3) Improving your productivity as a lawyer benefits clients across the board
One student asked whether tech adoption in law firms was only relevant for higher-end clients and less so for the man on the street. After energetic discussion, the panelists agreed that tech improves the practice of law and brings benefits to clients at all levels.
On one end of the spectrum, being more tech-savvy allows law firms to attract corporate clients. Alex shared that in-house counsels constantly pressure law firms to deliver better service. As professional service providers, lawyers are expected to possess a holistic understanding of business needs, including greater efficiency and productivity while managing the investment of time and resources. These are demands that are better met with the adoption of technology.
Yet, clients on the other end of the spectrum could benefit from technology too. Firms serving the man on the street would be able to use resources more strategically using technology, to better meet client needs and improve access to justice. For instance, insights generated from better data analytics can help inform parties whether to bring their case to court or settle, helping clients to make better decisions and save significant legal costs. Online legal service marketplaces such as Asia Law Network help to organise a fragmented legal industry by providing information about the expertise and fees of legal professionals on a single platform, thereby connecting individuals with affordable legal advice .
Ultimately, as one attending law student pointed out, lawyers have a basic obligation to be as efficient as possible – and this will benefit clients regardless of what legal issue they are facing or whether they are able to foot the bill.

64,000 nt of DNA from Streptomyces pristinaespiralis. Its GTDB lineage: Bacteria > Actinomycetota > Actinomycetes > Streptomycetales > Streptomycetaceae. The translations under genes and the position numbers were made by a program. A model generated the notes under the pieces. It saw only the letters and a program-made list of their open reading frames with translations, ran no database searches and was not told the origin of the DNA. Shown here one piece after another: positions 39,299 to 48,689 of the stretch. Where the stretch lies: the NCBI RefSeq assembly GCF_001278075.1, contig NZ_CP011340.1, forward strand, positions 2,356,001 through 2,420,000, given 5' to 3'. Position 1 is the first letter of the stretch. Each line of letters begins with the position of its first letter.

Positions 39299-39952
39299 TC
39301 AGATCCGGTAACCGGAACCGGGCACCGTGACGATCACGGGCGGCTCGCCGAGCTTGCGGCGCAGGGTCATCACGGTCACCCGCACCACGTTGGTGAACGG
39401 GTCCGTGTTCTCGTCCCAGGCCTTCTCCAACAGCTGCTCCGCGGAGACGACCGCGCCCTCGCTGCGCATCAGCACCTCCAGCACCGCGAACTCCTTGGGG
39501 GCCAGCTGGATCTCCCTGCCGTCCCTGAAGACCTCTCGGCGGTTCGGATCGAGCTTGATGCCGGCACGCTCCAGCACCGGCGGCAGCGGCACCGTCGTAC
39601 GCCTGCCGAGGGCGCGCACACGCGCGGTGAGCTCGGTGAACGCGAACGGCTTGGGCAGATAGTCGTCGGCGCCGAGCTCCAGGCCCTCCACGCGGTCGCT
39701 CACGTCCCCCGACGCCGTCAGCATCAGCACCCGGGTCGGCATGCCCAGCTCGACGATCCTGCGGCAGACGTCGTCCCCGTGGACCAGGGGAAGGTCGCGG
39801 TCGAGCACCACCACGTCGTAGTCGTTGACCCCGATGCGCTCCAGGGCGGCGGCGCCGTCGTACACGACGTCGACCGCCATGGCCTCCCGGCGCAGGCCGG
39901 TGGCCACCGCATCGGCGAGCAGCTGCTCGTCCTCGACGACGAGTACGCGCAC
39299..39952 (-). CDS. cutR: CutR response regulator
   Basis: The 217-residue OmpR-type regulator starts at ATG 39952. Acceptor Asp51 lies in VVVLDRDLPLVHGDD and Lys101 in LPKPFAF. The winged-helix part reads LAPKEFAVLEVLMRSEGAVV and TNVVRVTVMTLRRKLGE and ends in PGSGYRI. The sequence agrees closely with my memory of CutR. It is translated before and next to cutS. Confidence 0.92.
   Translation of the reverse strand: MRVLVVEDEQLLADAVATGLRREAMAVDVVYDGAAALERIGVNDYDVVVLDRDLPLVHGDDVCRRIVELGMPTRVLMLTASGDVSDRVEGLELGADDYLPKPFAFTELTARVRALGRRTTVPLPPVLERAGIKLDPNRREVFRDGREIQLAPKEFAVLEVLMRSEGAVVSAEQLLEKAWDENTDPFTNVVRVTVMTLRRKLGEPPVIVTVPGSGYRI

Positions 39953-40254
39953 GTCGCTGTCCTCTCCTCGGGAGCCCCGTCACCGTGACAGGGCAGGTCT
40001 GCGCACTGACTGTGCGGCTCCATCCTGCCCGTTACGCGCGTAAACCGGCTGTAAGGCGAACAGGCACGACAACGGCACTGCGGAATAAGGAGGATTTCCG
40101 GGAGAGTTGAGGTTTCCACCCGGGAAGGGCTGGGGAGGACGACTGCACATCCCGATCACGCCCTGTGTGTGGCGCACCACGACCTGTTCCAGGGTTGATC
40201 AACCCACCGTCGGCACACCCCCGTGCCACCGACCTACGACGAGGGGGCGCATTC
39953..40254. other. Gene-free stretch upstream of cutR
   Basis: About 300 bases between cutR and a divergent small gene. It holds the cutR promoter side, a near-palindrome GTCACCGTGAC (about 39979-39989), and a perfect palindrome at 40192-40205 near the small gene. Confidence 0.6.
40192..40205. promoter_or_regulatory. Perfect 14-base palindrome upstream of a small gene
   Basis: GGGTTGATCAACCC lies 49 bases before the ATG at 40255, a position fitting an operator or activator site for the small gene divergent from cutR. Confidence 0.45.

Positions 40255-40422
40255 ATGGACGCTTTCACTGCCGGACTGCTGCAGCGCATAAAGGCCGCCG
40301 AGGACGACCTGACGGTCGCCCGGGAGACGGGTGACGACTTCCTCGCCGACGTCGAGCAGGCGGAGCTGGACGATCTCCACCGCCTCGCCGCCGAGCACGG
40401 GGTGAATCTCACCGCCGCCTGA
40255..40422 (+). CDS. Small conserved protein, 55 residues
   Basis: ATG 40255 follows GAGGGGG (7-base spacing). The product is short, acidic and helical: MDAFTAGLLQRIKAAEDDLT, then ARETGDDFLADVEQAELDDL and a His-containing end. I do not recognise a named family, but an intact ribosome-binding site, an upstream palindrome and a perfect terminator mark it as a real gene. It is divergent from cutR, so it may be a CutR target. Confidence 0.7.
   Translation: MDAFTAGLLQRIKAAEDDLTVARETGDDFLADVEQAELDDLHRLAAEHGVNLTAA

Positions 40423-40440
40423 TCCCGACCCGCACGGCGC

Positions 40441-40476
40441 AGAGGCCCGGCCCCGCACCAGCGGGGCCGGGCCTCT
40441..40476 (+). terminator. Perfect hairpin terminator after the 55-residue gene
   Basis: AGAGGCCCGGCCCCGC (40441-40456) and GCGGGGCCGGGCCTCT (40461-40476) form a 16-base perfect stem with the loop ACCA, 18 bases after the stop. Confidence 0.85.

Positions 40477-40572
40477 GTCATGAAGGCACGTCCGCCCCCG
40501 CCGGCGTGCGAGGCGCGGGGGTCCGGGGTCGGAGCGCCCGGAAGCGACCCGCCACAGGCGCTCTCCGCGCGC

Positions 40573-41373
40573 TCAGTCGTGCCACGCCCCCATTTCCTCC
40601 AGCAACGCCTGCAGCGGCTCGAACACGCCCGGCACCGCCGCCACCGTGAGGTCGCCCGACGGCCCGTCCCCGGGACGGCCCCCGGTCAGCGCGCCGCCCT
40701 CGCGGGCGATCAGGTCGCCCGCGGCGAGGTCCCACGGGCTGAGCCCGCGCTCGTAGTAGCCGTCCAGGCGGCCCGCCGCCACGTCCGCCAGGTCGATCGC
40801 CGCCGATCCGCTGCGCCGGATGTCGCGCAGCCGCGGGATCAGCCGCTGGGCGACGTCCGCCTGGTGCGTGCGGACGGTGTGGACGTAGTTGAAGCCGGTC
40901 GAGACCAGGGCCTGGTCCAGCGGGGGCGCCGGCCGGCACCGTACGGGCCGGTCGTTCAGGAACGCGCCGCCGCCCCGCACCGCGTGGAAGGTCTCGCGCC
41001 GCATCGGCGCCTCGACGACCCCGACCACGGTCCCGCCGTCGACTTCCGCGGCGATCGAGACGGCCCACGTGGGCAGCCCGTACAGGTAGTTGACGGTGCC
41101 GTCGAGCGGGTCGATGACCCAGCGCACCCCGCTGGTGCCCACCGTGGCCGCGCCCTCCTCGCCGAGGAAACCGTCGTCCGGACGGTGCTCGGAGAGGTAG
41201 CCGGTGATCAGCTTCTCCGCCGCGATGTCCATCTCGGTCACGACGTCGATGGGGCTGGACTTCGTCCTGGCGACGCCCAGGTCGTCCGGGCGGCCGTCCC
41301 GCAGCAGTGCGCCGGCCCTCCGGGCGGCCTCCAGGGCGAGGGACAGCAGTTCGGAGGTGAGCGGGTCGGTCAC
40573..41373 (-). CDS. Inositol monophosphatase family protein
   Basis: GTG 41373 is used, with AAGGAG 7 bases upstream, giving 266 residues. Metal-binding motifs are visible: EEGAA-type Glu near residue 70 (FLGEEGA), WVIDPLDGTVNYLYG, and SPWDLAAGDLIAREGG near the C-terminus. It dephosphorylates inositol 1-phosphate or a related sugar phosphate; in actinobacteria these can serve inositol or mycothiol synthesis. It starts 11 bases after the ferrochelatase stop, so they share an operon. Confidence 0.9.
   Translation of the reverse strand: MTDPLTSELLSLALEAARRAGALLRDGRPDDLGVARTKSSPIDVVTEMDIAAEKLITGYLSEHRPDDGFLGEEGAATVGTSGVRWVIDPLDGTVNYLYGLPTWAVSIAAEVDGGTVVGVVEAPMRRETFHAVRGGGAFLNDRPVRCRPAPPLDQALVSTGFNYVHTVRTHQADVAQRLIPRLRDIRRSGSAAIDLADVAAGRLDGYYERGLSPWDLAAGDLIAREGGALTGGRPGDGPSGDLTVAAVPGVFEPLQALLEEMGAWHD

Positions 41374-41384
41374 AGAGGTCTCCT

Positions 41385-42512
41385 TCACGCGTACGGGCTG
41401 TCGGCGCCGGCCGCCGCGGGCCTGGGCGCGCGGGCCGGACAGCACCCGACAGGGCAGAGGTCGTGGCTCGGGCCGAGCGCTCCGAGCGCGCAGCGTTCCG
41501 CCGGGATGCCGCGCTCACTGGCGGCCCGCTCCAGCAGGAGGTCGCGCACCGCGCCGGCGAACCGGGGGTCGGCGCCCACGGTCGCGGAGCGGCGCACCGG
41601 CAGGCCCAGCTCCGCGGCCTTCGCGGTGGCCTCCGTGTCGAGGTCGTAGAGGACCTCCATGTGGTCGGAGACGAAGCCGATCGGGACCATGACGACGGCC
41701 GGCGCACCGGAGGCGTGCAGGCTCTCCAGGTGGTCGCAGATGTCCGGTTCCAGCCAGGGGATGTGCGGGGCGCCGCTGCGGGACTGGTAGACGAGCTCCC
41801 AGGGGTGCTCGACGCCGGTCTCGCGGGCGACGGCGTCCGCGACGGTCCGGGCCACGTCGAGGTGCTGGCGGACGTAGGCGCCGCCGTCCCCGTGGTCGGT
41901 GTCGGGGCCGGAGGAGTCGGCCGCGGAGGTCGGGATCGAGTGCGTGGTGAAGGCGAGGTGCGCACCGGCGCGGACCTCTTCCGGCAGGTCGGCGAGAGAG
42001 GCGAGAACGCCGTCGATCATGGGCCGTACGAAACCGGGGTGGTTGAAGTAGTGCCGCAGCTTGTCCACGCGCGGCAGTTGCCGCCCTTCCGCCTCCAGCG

4) Lawyers need to understand how technology works
With all the talk about employing tech to improve efficiency and effectiveness in law firms, the question that naturally arises is how lawyers should respond. Some have pointed out that lawyers should learn to code, especially since both programming and tackling cases involve a similar mode of thinking.
“In an ideal world, lawyers would be coders.” – Patrick Dahm
While we may never learn to code on the level of a full-blown software developer, lawyers still gain from having a good enough understanding of programming to understand how technology works.
Patrick drew an analogy to old school factory work, where the factory owner has to know how the machine works. Even as people are gradually superseded by machines that manufacture the product more efficiently, the factory workers must know not only how the product works, but how the machines work. In a similar way, lawyers should be able to “hover above” to understand how the system works. As an operator of the system, lawyers must be able to tailor the work product to the client.
The panel expressed hope that there will be more homegrown technology, given that law firms currently rely primarily on US- and Australia-based software which might not be optimised for Singapore. In order to nurture a legal tech ecosystem in Singapore, lawyers must be willing to test new products and provide feedback, so that everyone can better understand what works on the ground.
5) It all boils down to the question of what kind of lawyer you want to be
Too often, lawyers fall into two big categories – they either practice in-house or in law firms. Yet, there is increasingly the opportunity to do more than that. According to Alex, these are the right questions to ask:
What problems do you want to solve?
What is your purpose as a lawyer?
How can the legal industry continue to grow?
While young lawyers may think of technology as a challenge or even a threat, it can equally be regarded as an opportunity. There is a difference between using technology and understanding technology. The latter allows young lawyers to better answer these fundamental questions. Lawyers need to develop interdisciplinary skills so that they can harness technology to deliver legal services to their clients.